Tuesday, August 13, 2013

Canyon Creek and the Boulder Creek Lakes

Little did I know that a solo trip into the very heart of the Trinity Alps many years ago, would turn out to be both the most exhilarating witnessing of Nature's raw power, and potentially the most dangerous situation I have ever put myself into. One of the most dangerous anyways, for in my younger days, I had a knack for these types of things. The invincibility of youth took over for common sense the majority of those times.

A trip to the high country was in order. So what if the weather called for a storm to roll in off the Pacific for the first night of the outing. It was supposed to be gone by morning, and this being early October, it would not be so wet even for the Pacific Northwest standards. Besides, I was a grizzled veteran of these forests now, right? Most of my camping in Northern California had been in the rain. Usually you can time it to be hiking under cloud cover, but have camp set up before the first drop hits the ground. So what could go wrong, right?

The flow of Canyon Creek runs straight as an arrow south from the holy bosom of the high peaks of the Trinity's. These surrounding peaks, although made of mostly granite, shine white like an island of marble surrounded by an emerald sea. Gleaming temples of beauty fit for the Trinity for which they're named. On a grand scale with Zeus' Olympus mountain top. Fitting since for on this night, he would be in attendance projecting his fiery authority for all to obey.

My destination were the Boulder Creek Lakes at 6,000 feet, which spur west off the main canyon, and sit in a hanging valley overlooking Canyon Creek, with a beautiful full view of the jagged Sawtooth Peak and Range in all it's glory. The trail began at 3,000 feet through a majestical oak hardwood forest mixed with conifers.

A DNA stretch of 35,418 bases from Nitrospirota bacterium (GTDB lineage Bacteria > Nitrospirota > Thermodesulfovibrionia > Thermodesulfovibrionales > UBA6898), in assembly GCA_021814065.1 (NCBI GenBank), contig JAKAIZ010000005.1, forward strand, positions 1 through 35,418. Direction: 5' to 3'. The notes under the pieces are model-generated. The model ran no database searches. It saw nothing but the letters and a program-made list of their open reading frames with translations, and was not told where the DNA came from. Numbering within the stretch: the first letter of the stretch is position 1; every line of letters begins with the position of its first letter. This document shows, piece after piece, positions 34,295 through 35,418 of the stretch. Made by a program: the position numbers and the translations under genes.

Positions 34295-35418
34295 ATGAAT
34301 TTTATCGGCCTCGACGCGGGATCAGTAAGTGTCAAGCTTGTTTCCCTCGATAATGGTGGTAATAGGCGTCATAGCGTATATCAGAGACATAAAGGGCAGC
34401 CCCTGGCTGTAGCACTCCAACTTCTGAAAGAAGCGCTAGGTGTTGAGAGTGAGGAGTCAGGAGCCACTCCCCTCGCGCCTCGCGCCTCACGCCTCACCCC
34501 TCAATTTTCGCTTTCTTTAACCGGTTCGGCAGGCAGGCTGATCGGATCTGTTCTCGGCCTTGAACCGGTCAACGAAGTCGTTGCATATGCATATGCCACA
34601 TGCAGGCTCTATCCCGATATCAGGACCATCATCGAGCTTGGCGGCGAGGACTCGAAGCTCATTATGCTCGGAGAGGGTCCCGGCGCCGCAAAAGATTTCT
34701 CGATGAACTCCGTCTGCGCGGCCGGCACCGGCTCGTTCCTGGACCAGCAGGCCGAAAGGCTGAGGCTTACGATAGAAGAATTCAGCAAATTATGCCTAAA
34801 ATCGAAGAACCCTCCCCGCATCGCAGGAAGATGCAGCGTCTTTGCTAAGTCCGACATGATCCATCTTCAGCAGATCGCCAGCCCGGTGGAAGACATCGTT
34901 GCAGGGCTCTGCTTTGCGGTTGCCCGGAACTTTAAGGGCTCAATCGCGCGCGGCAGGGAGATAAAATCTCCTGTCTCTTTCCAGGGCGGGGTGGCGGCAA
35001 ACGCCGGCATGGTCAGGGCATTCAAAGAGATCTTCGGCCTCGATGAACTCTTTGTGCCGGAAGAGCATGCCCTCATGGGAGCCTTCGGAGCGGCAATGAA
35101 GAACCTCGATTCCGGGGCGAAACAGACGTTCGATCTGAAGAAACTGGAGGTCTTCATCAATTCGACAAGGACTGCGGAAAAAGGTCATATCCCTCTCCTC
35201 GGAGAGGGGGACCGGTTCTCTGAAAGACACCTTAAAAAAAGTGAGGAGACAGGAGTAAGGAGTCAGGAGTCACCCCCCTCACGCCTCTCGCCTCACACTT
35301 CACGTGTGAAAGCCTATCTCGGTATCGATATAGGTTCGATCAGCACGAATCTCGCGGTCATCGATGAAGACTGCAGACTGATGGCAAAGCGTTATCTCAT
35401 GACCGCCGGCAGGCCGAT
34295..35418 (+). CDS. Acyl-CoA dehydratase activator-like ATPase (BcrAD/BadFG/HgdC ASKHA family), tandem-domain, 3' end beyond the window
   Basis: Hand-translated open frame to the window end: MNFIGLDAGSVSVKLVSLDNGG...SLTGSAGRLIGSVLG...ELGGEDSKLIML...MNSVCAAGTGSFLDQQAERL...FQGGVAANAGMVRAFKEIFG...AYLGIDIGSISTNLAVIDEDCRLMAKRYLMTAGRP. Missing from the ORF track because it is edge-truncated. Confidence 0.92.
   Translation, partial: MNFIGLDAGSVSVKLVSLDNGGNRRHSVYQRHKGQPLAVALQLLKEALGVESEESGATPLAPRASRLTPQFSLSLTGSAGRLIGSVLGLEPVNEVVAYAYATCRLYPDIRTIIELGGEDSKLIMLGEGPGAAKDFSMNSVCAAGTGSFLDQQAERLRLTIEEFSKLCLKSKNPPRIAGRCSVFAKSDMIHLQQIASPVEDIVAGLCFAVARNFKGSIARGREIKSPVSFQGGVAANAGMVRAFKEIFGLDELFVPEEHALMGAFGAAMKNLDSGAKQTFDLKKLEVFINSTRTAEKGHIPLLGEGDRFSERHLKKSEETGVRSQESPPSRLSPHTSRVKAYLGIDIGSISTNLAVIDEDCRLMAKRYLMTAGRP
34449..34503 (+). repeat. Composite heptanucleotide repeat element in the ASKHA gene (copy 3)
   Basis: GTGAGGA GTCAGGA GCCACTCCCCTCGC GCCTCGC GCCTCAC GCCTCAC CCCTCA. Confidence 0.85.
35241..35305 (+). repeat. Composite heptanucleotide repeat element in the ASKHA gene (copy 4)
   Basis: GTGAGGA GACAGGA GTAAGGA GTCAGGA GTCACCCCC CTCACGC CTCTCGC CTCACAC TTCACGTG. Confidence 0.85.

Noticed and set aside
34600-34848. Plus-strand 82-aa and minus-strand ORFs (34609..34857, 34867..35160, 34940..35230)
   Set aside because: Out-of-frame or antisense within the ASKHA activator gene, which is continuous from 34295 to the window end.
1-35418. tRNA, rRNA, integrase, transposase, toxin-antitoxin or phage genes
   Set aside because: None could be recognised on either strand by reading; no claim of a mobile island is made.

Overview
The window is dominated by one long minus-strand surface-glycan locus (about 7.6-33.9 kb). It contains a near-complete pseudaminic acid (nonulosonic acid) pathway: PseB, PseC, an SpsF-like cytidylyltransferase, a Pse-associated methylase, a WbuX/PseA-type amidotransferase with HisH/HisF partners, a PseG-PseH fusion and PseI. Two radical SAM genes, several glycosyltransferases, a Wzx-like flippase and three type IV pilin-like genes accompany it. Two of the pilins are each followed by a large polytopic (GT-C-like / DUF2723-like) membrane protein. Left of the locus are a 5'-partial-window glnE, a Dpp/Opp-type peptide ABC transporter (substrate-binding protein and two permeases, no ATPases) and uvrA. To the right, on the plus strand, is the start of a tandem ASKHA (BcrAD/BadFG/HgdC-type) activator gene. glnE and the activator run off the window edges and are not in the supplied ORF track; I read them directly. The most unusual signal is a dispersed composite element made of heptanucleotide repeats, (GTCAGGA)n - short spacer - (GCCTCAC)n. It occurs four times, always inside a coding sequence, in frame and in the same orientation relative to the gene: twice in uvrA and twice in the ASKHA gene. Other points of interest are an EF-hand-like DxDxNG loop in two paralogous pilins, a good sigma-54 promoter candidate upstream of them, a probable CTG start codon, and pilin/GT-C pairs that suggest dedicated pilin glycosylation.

I had to stop about a mile in, not out of tiredness, but just to bask in this magical woodland. All around was so green with yellowing touches of autumn. The creek down below could barely be seen, but what a wonderful deep woods rest. Reminded me of, although I had never been there, of the woods of old England, or of travelling through some uninhabited shire. A wood spirit wonderland. I let these feelings soak in through my pores for a short while. Immersion is a tonic to be drank in good times.

A little further on I could hear the roar of the creek down below. Here lied the lower falls which I had to see even though it is steep travel to and from the trail. As the clouds began to roll in overhead from the west, I made my way to a good view of the falls. Small walls of water sheeting off into glistening pools in glades of moss and emeralds to delight the souls of weary travelers. Temptings of the sirens' calls of relaxation. But not today fair ladies of the wooden glen. For loftier elevations are in store and the sky is slowly disappearing through the grayness rolling in.